According to Frank Henenlotter, he spent much of his youth wandering 42nd Street in search of new exploitation flicks to indulge in when he should’ve been sitting in class. It’s no surprise then that he continually uses seedy settings as backdrops for his sleazy explorations of bodily dysfunction and primal sexuality. Basket Case, his first foray into the genre, might be a less refined version of Cronenbergian subject matter but it’s warped sense of humor and brazen attitude make it a blast to watch and, ultimately, one of the best horror comedies of the 1980’s.
Duane (Kevin Van Hentenryck), a poofy-haired twenty-something, sets up camp in a rundown hotel and spends his days visiting doctors from his youth who separated him and his deformed goblin of a siamese-twin brother, Belial. Living on a steady diet of hamburgers and hot dogs, the sack of flesh with a face and two stumpy arms telepathically schemes with his brother as they knock off those who literally separated the family. Traveling inconspicuously in a padlocked picnic basket, Duane comes off as an aloof upstate New Yorker, catching the eye of friendly prostitute Casey (Beverly Bonner) and nurse Sharon (Terri Susan Smith), who eventually strikes up a relationship with him much to Belial’s chagrin. Clearly, women notice men who look like they’re ready for a stroll through Jellystone National – everyone, take note.
Henenlotter, through all the slapstick humor, manages to give some insight on the family unit; more specifically, family is with you through thick and thin, even if they’re difficult to deal with and carry baggage – or, in this case, live in baggage. In fact, they might even be mentally calling you an asshole while you’re sleeping around because they don’t have legs… or a penis (an idea which is thrown out the window in later entries). The bad acting and level of bizarreness at play gives it a level of 80’s charm that many films strive for but few actually achieve.
Like Bloody Birthday, another recently rereleased gem, Basket Case could have only been made in a specific time. The violence is over-the-top, the combination of puppetry and stop-motion is as endearing as it is hokey and the humor is likely to only appeal to an audience who indulgence in trash on a regular basis, making it the perfect platform for a new voice to enter into the B-movie universe without compromising; it’s exactly the kind of movie it sets out to be. Henenlotter would continue to explore the same kind of grime-covered material over and over again with films like Brain Damage and Frankenhooker to varying degrees of success, but he understands his audience and what they want. And unlike Kevin Smith, he doesn’t need to devolve into unintelligible humor of the toilet variety to keep his niche crowd happy; he just needs to have his characters hide in them.
As Henelotter explains in his introduction, there’s really no way Basket Case is ever going to sparkle and shine, even in HD. It was a low-budget film, shot in full-frame on 16mm, and the Blu-ray accurately depicts that. Colors are much stronger than on the DVD, even picking up the blue-grey hues in the nighttime scenes that were originally present in early distribution prints before it was blown up into 1.85:1. Grain is heavy and might put off those who are looking for a clean, crisp picture but the picture is a good representation of the source material. Considering that it’s a cheap-o flick from made 30 years ago, it looks fantastic. Same goes for the DTS-HD Master Audio 5.1 track, which was created from the original mono recordings. It’s quite vibrant and loud for what it is, just don’t expect an assault on the senses. If you understand the conditions under which the film was made, there’s a lot to appreciate in the A/V department on Image’s Blu-ray.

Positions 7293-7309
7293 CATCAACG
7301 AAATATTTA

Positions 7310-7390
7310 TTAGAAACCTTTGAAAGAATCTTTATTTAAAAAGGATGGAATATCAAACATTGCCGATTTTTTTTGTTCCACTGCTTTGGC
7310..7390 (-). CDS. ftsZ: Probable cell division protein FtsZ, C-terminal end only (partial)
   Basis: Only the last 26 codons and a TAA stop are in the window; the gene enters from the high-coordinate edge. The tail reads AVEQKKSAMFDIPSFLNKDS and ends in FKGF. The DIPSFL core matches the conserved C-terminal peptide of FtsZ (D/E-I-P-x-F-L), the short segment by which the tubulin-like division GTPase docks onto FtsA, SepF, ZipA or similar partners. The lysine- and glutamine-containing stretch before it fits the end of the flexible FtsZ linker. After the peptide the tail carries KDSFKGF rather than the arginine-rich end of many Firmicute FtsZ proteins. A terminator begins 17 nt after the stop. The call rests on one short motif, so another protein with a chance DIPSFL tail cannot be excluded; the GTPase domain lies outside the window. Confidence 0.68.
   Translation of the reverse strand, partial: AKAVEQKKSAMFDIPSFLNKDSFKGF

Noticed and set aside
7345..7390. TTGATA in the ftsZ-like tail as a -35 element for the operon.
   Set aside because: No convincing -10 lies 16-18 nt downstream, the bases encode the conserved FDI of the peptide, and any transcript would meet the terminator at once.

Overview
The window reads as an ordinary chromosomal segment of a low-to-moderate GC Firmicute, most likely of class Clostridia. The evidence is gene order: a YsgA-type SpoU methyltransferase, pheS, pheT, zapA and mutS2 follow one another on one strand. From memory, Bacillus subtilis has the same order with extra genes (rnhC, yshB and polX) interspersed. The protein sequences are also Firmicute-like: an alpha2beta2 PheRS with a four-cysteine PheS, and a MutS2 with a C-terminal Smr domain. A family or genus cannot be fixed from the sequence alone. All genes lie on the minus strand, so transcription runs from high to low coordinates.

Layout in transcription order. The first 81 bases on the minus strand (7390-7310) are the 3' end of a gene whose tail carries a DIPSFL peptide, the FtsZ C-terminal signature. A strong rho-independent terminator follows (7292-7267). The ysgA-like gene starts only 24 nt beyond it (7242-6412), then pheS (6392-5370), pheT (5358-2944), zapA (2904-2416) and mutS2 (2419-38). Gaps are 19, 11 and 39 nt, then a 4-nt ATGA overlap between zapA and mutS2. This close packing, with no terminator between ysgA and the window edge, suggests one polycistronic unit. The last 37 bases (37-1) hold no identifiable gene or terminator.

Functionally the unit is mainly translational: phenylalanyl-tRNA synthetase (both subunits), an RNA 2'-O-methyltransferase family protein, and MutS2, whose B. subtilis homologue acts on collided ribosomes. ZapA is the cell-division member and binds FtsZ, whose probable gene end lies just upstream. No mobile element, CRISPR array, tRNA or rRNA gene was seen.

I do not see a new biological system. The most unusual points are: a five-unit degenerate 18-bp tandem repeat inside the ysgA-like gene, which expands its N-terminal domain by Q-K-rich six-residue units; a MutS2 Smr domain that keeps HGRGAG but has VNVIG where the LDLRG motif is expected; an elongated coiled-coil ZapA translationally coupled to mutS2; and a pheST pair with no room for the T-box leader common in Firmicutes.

Commentary – A commentary track featuring Henenlotter, actress Beverly Bonner, producer Edgar Ievins and director Scooter McCrae (Sixteen Tongues), who chat about the production of the film without getting too technical. They go over the difficulty of shooting over the course of a year due to budgetary constraints and how they got their money, and Henenlotter dishes on what everyone from the film went on to do. It’s not as informative as it could be, but the participants seem like they genuinely love the film and are never at a loss of things to say about it. Definitely a fun listen.
New Introduction by Director Frank Henenlotter (02:26) –The director gives a refreshingly honest explanation of what he was trying to accomplish with the HD transfer.
Outtakes (06:14) – A collection of behind-the-scenes material, including make-ups tests and Henenlotter playing around with the Belial puppet, sans proper audio. The funky music that plays over it instead is appropriate enough.
2001Video Short: In Search of the Hotel Broslin (15:30) – Henenlotter and R.A. Rugged Man – who co-wrote Bad Biology with the director – tour some of the locations seen in the film. The highlight of the doc is easily when RA tries to get into the building that doubled as the hotel’s lobby and is told off by a resident through the intercom.
Gallery of Exploitation Art and Behind-The-Scenes Photos (04:52) – A slideshow of production photos and marketing materials; fans of puppetry and special effects should get a kick out of it.